Riding Helmets

you'll need a soft fabric measuring tape. Some manufacturers use head circumference in centimeters for their helmet sizing, some use inches or hat sizes and some use universal helmet sizing in extra small, small, medium and large. Additionally, helmet sizes vary between manufacturers.

  • Place the tape measure snugly around your head at the widest point, about one inch above your eyebrows. Make sure the tape goes over the bump at the back of your head and that it is just above the top of your ears.

 

 

  • Compare your head measurement to the manufacturer's helmet sizing chart provided for the brand of helmet you would like. You can choose from a wide variety of helmets, from fun-colored schooling helmets to stylish show helmets. If you plan on competing, your trainer can provide guidance in choosing the look of your helmet most appropriate for your riding discipline.


  • Place the helmet level on your head. Be sure to try on helmets with your hair in the same style in which you ride. If you have long or thick hair that you wear under your helmet, you may need to increase your helmet size slightly.

    Note: Attempt to make your hair as flat to your head as possible when wearing your helmet; many people prefer to use two hair nets to obtain a sufficiently flat, snug fit. The first hair net is tied into the ponytail, and the second hair net holds the ponytail flat to the head. For illustrated how-to details, see the topic Hairstyling Tips for Equestrians.


  • Check the helmet shape. Some helmets suit round heads and some suit oval heads; you may have to experiment with different brands to find the most suitable helmet. There are various ways to determine whether a helmet is the wrong shape for your head, but here are some examples.

    If the helmet squeezes your forehead but rocks easily sideways, it is too round for your head. If the helmet fits the sides comfortably but rocks front to back, it is too oval for your head.
Oval shaped head
Round shaped head

 

  • Check the overall fit. A correctly sized helmet sits down snugly on your head and covers your entire skull with equal pressure all around. No gap exists between your helmet and your head; even pressure with the lining allows the helmet to absorb force in an accident.

    If you feel the helmet wants to rise or pop upward from your head, then it is too small. If the helmet is loose all around your head and sitting low on the eyebrows, it is too large.

 

Helmet too small, popping up
Helmet sitting too low, too big

 

Try to wiggle the helmet up and down. The skin on your forehead and your eyebrows should move with the helmet. If the helmet slides freely and your skin doesn't move, then it is too large for your head. Shake your head from side to side and up and down. The helmet should not pivot on your head. If it does, then the helmet is too large.

While a slightly large helmet may feel very comfortable initially, if you select one that does not fit snugly when it is new, it will become too large over time as the lining breaks in. A large helmet will shift during riding, could become a distraction and will not protect you well during a fall.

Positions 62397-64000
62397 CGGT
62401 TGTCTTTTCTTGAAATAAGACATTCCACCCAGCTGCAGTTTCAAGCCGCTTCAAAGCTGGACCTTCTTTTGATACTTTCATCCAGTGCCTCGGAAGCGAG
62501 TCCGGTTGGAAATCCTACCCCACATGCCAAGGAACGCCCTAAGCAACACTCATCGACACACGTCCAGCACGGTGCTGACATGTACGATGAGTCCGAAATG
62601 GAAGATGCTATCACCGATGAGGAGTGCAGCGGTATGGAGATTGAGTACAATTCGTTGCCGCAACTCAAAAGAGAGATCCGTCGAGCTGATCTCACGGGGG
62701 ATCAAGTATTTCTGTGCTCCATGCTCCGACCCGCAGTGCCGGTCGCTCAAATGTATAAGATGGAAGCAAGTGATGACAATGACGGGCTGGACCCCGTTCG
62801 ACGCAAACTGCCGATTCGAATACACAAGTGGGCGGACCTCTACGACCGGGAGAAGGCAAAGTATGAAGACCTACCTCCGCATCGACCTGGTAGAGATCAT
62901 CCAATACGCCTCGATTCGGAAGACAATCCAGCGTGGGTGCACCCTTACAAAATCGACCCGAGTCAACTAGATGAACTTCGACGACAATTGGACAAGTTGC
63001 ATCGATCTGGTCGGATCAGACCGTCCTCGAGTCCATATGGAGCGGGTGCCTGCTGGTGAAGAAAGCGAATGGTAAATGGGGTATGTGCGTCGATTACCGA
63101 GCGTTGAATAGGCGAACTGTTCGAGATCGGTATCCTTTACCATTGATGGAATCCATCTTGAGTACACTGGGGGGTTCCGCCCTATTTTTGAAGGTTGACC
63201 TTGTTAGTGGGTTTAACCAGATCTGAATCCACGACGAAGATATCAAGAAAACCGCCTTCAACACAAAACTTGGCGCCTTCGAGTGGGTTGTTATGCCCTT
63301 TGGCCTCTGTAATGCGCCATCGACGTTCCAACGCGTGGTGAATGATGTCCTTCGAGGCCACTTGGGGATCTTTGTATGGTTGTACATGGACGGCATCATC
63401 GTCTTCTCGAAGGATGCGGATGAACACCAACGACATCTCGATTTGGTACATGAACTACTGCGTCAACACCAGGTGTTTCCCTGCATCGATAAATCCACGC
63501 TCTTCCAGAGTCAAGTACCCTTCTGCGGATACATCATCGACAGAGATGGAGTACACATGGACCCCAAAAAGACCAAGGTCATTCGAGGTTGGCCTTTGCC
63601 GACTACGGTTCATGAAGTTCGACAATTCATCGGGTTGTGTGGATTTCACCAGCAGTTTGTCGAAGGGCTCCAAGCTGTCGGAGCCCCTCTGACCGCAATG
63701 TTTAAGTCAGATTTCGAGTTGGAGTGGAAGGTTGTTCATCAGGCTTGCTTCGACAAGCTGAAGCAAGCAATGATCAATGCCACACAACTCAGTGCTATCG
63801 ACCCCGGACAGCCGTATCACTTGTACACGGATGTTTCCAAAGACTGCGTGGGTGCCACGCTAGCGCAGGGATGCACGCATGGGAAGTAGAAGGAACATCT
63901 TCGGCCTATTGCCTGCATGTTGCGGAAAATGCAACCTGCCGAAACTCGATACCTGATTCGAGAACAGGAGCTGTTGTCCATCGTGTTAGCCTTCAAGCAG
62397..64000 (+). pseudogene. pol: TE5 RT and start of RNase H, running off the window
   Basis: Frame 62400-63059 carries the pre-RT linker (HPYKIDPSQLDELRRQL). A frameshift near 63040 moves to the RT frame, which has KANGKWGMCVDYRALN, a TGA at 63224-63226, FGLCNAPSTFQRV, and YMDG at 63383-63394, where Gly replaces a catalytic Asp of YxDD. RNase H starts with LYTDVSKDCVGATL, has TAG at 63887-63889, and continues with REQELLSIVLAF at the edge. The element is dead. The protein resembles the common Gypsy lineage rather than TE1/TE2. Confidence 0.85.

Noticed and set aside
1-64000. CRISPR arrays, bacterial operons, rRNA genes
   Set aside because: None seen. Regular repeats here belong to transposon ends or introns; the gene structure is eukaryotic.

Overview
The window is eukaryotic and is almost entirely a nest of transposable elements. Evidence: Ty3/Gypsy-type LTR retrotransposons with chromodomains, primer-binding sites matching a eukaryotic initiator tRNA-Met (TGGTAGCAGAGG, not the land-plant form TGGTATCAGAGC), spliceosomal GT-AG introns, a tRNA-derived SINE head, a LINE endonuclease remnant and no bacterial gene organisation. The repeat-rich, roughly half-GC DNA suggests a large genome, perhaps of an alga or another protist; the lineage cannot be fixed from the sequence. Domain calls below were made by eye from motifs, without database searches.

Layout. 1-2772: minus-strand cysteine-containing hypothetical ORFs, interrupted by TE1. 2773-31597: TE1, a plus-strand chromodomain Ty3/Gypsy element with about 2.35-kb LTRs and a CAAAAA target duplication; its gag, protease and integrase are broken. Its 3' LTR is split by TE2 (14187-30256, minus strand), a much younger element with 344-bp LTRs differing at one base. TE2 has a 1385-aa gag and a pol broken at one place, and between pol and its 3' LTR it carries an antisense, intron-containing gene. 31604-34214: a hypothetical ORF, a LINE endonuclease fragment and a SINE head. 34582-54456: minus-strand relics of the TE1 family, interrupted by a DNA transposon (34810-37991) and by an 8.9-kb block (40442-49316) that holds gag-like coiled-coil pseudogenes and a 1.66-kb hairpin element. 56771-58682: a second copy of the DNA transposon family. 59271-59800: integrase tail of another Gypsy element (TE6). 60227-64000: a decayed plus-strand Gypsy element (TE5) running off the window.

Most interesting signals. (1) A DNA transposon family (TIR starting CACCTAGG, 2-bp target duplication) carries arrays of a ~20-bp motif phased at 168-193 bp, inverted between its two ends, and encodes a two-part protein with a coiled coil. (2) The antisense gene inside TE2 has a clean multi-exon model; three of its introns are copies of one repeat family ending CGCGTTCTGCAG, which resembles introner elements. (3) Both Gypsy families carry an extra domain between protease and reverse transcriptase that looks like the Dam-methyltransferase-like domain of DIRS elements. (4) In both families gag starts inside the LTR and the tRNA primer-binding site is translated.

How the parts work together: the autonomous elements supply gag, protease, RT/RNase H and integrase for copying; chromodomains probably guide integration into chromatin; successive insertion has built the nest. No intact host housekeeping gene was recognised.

If you are trying on an adjustable helmet and the fit is very close to being correct, you may tighten it through the use of slides, dials, changeable padding or ties, and repeat these tests. Otherwise, try another size, style or brand of helmet.

  • Check the brim.
    The front brim should not sit more than two fingers' width above your eyebrows. It should not sit any lower than 1/2" above your eyebrows or it could block your vision. If the brim does not sit correctly, try a different helmet that is either deeper or shallower.


  • Adjust the chin strap.
    When you're sure the helmet stays in place without the harness, adjust the chin strap so that it fits snugly under your chin. It should be able to hold the helmet in place, but not be so tight as to cause discomfort against your throat or make you feel as though you can't swallow or might choke. Some helmets have sliding clips that allow you to adjust the harness for comfort around the ears.


When you find your perfect helmet, you'll discover an added benefit— it will flatter the shape of your face.

 

A well-fitting helmet

 

Note: 
      Head trauma is the leading cause of fatal horseback riding accidents; it is imperative that your helmet fits properly. Our helmet fitting instructions are simply guidelines. Same-sized helmet models within a product line, and same-sized helmets from differing manufacturers, may fit you differently depending on the shape of your head and the shape of the interior of the helmet.


      Dover Saddlery highly recommends that you adhere to the guidelines provided in the topic,
 Helmet Storage and Use. 
      Additionally, if your well-fitting helmet becomes loose over time for any reason, it should be replaced with a helmet that fits properly.


Tip: 
        Save your sales receipt and any product and warranty information that accompanies your new helmet. Some helmet manufacturers provide a cost reduction for crash helmet replacements based on the age of the helmet at the time of the incident. Having your original documentation on hand can streamline the process of replacing a crash helmet.
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